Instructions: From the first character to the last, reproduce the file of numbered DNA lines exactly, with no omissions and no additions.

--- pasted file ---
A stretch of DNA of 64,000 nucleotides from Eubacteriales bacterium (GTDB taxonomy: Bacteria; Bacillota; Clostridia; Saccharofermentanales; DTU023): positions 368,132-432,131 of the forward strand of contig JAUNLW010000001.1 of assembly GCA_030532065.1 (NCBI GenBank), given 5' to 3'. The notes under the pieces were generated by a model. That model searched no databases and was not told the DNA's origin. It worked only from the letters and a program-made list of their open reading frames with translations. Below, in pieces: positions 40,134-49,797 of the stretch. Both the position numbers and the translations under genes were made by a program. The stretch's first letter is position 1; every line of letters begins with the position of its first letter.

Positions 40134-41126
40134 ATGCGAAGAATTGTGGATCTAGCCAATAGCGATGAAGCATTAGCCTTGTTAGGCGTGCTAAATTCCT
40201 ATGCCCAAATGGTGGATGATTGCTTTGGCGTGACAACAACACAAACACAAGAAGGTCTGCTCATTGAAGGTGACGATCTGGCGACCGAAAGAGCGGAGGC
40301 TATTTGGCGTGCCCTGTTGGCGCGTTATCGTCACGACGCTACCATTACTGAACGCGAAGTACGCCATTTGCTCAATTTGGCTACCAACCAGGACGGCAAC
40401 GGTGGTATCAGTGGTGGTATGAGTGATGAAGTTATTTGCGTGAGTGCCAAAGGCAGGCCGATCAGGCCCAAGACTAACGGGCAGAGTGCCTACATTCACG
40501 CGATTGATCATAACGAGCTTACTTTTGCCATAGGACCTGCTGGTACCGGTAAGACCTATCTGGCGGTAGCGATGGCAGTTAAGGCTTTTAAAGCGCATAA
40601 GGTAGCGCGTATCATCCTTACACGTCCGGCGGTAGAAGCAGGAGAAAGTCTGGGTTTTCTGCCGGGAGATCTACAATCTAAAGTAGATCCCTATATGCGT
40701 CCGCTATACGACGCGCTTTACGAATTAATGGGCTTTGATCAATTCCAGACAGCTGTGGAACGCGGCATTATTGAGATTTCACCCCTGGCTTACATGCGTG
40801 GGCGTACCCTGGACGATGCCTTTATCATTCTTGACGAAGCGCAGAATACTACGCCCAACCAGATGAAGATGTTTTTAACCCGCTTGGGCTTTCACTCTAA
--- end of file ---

A stretch of DNA of 64,000 nucleotides from Eubacteriales bacterium (GTDB taxonomy: Bacteria; Bacillota; Clostridia; Saccharofermentanales; DTU023): positions 368,132-432,131 of the forward strand of contig JAUNLW010000001.1 of assembly GCA_030532065.1 (NCBI GenBank), given 5' to 3'. The notes under the pieces were generated by a model. That model searched no databases and was not told the DNA's origin. It worked only from the letters and a program-made list of their open reading frames with translations. Below, in pieces: positions 40,134-49,797 of the stretch. Both the position numbers and the translations under genes were made by a program. The stretch's first letter is position 1; every line of letters begins with the position of its first letter.

Positions 40134-41126
40134 ATGCGAAGAATTGTGGATCTAGCCAATAGCGATGAAGCATTAGCCTTGTTAGGCGTGCTAAATTCCT
40201 ATGCCCAAATGGTGGATGATTGCTTTGGCGTGACAACAACACAAACACAAGAAGGTCTGCTCATTGAAGGTGACGATCTGGCGACCGAAAGAGCGGAGGC
40301 TATTTGGCGTGCCCTGTTGGCGCGTTATCGTCACGACGCTACCATTACTGAACGCGAAGTACGCCATTTGCTCAATTTGGCTACCAACCAGGACGGCAAC
40401 GGTGGTATCAGTGGTGGTATGAGTGATGAAGTTATTTGCGTGAGTGCCAAAGGCAGGCCGATCAGGCCCAAGACTAACGGGCAGAGTGCCTACATTCACG
40501 CGATTGATCATAACGAGCTTACTTTTGCCATAGGACCTGCTGGTACCGGTAAGACCTATCTGGCGGTAGCGATGGCAGTTAAGGCTTTTAAAGCGCATAA
40601 GGTAGCGCGTATCATCCTTACACGTCCGGCGGTAGAAGCAGGAGAAAGTCTGGGTTTTCTGCCGGGAGATCTACAATCTAAAGTAGATCCCTATATGCGT
40701 CCGCTATACGACGCGCTTTACGAATTAATGGGCTTTGATCAATTCCAGACAGCTGTGGAACGCGGCATTATTGAGATTTCACCCCTGGCTTACATGCGTG
40801 GGCGTACCCTGGACGATGCCTTTATCATTCTTGACGAAGCGCAGAATACTACGCCCAACCAGATGAAGATGTTTTTAACCCGCTTGGGCTTTCACTCTAA